The chairman of Hon Hai Precision, the largest contract electronics maker in the world, confirmed Apple and Amazon provided financial backing for its bid to buy the memory business of troubled Toshiba, the Nikkei Asian Review reported.

Sources told Nikkei Hon Hai Precision, better known as Foxconn, submitted the highest bid among five buyers, reportedly offering more than JPY2 trillion ($18.2 billion).

Foxconn chairman Terry Gou told Nikkei Apple and Amazon are both offering money, “but I cannot comment on how much funds each company is putting on the table”.

Gou spoke to the newspaper following meetings with executives at Sharp. Foxconn acquired a 66 per cent stake in the Japan-based electronics company for JPY389 billion ($3.5 billion) in March 2016.

In April Foxconn, which is a major supplier for Apple, Amazon and other smartphone makers, reportedly approached Apple and SoftBank to join it in the bidding for the Toshiba unit.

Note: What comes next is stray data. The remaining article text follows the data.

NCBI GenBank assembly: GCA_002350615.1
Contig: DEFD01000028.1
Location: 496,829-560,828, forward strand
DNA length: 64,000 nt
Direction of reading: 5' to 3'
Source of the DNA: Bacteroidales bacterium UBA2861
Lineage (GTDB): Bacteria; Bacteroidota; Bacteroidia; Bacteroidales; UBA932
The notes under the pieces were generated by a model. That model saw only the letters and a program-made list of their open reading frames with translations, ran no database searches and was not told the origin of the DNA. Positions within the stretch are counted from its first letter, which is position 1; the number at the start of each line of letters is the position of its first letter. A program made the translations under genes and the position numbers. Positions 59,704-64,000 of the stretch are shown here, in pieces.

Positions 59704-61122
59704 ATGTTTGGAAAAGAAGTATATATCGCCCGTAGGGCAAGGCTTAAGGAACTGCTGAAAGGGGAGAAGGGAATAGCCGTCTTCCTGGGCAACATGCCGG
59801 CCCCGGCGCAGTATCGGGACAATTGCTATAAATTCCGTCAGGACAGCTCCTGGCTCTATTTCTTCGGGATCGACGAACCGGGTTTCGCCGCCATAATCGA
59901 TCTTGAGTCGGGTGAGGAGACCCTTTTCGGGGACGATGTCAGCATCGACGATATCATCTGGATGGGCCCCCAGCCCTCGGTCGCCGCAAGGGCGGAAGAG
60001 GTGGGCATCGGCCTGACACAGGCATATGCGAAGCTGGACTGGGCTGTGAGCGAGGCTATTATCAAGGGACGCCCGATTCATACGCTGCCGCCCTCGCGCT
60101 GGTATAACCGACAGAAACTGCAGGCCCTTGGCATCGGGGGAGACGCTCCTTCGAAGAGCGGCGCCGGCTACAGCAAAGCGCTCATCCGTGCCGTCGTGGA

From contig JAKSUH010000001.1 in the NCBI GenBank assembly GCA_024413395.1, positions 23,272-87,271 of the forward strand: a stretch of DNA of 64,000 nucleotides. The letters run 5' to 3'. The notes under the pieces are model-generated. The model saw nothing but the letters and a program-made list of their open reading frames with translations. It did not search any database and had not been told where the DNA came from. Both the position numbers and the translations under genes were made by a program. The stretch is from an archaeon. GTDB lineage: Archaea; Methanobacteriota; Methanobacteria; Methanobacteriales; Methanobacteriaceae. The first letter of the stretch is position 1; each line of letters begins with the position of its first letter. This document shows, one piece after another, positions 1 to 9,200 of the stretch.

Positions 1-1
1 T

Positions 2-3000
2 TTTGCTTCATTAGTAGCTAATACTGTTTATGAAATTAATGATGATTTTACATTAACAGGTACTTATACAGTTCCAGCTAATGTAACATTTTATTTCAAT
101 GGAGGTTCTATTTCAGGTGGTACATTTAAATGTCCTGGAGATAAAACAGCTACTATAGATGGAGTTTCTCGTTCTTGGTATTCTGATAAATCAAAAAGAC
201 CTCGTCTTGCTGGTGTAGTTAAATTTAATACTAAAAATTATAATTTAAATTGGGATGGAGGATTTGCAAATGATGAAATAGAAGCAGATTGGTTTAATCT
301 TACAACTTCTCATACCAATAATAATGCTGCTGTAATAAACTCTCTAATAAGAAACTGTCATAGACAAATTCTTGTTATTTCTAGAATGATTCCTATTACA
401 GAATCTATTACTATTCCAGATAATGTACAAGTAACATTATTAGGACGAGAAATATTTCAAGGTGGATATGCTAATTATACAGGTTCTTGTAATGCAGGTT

Foxconn’s interest in Toshiba’s chip business apparently raised concerns about Japanese technology moving to China or Taiwan, which prompted the company to involve Sharp in the bidding to aid negotiations.

Struggling Toshiba, the world’s second-largest maker of NAND flash memory chips, plans to sell up to 100 per cent of its memory business as it deals with a more than $1 billion write-down from its nuclear power business in the US. Toshiba is a major supplier of memory chips to Apple.